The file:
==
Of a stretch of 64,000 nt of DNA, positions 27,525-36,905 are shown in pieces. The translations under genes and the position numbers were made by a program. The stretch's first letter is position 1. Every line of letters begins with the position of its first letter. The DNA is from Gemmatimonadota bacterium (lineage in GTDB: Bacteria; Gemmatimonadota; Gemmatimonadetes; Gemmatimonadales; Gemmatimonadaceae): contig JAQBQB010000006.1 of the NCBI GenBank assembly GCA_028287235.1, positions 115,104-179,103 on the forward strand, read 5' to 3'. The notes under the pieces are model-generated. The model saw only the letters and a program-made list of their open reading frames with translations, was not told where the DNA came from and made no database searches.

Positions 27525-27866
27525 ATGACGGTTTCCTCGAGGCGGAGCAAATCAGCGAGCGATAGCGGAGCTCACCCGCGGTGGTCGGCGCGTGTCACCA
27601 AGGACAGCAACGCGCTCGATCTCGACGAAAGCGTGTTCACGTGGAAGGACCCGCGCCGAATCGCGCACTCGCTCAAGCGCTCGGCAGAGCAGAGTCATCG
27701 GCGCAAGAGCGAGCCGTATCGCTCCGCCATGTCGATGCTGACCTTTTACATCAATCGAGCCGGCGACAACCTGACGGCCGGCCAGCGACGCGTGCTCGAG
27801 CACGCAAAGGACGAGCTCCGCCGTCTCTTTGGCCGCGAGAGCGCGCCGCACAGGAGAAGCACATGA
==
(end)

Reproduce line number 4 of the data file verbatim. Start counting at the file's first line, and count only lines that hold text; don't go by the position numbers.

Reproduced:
27601 AGGACAGCAACGCGCTCGATCTCGACGAAAGCGTGTTCACGTGGAAGGACCCGCGCCGAATCGCGCACTCGCTCAAGCGCTCGGCAGAGCAGAGTCATCG